Well I have run out of time and our present visitors need further “entertainment” so that will have to do me for this newsletter.
I am looking forward VERY MUCH to the Auckland Conference – to meet old friends, make new ones and learn a bit more about how the “experts” are getting on breaking the “code” of this strange syndrome. I do hope as many of you that can come along. I realize that in these tough economic times finding the funds for the registration fee can be tough but in terms of value for money and a bonus in “feel good factor” I don’t think there is better opportunity around.
How Cute is this little man!!!………featured in our last newsletter was Rob and Matt and Baxter….and baby due in April. Here he is - Isaac (Joe Luke) French arrived on Thursday March 12 at 6.30pm, just a couple of days earlier than the due date. He weighed in at 3.9kg, both mum and bub doing really well. Fantastic news guys……..congratulations from us all.
My GBS story-Ian Hankin, born 1962
I was attending a 2 day First Aid course in Wellington in April 2001 as part of work requirements and found myself volunteering at every available opportunity to act as patient. The truth of the matter was that I was feeling shattered and used any chance to lie down!
My fatigue was a sign that I was at the time unaware I was about to be stricken with GBS. Immediately after the 1st Aid course I started a 3 month contract as a relieving ranger on Matiu/Somes Is in Wellington Harbour for the Dept of Conservation.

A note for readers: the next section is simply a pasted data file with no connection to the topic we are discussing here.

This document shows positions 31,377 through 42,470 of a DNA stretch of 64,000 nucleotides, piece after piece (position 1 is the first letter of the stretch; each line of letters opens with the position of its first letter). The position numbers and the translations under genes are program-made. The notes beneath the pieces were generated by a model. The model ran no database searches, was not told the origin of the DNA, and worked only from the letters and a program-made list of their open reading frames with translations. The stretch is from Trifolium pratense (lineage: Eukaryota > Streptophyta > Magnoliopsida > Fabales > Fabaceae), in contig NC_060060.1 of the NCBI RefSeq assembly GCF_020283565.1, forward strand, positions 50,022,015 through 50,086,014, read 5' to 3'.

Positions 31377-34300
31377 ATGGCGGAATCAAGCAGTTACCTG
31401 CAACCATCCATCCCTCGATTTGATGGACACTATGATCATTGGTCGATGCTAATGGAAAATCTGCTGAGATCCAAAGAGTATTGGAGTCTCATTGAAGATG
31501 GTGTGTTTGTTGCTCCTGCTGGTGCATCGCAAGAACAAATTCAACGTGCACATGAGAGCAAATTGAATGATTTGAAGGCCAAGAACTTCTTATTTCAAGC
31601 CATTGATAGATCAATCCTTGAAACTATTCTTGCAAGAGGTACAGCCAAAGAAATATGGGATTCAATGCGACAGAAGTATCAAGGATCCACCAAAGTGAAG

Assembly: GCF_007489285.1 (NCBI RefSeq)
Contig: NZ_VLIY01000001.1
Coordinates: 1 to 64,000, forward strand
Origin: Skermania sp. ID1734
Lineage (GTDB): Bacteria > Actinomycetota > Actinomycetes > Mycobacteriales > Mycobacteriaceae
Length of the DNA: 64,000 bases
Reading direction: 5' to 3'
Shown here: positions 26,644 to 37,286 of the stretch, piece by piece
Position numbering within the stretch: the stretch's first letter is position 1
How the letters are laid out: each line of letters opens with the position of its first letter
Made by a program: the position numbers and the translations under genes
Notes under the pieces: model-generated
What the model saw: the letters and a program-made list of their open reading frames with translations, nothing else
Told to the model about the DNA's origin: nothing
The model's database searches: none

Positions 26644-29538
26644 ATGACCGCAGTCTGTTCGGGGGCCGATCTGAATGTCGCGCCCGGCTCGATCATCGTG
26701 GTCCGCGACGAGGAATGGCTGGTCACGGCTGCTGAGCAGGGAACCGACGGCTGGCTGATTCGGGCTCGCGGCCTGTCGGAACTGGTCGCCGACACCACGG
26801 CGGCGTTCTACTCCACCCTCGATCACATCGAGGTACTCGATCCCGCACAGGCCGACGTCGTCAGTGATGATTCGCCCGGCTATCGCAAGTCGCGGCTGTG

I loaded my gear onto the East By West ferry and a friend who was helping me commented about a mark on my arm. I had been bitten the previous week by something on the farm we lived on in the Wairarapa and I said I’d get it checked out. A vein was quite pronounced on my left arm from the elbow to shoulder. On the island that evening I started to unpack my family’s gear. My partner and 2 year old son were due on the island later in the week. I quickly became aware I couldn’t open the flap on top of boxes, couldn’t turn door handles but more alarmingly couldn’t make a cuppa.
I was puzzled but not unduly concerned by this but I did tell my workmate that I might have to go and get it checked out the next morning. Things hadn’t changed at all so I got the ferry off the island and walked briskly to Eastbourne which was not a problem. I still could not open doors so had to use my head on the door of the doctor’s surgery to gain attention.
The doctor listened to my version of events and made a quick assessment that I could have GBS so he called an ambulance. I had heard of the condition before as a friend of mine in Christchurch had been seriously ill some 5/6 years earlier. It did seem odd travelling in an ambulance to Wellington Hospital as though I was feeling increasingly weak, I did feel fine in my head.
When I reached hospital and was required to undergo some basic physical tests, I realised things weren’t quite normal! I was put on Intragram plasma exchange and spent a week under observation and made good progress so that I was able to return to the island on light duties.
While realising that I was fortunate to only have a mild case of GBS, I remember being especially calm and accepting of my condition and I had a sort of faith that I just had to go with it all as my condition was totally out of my control. I do feel that for my case, this state of mind helped my recovery which the doctors said was a speedy one.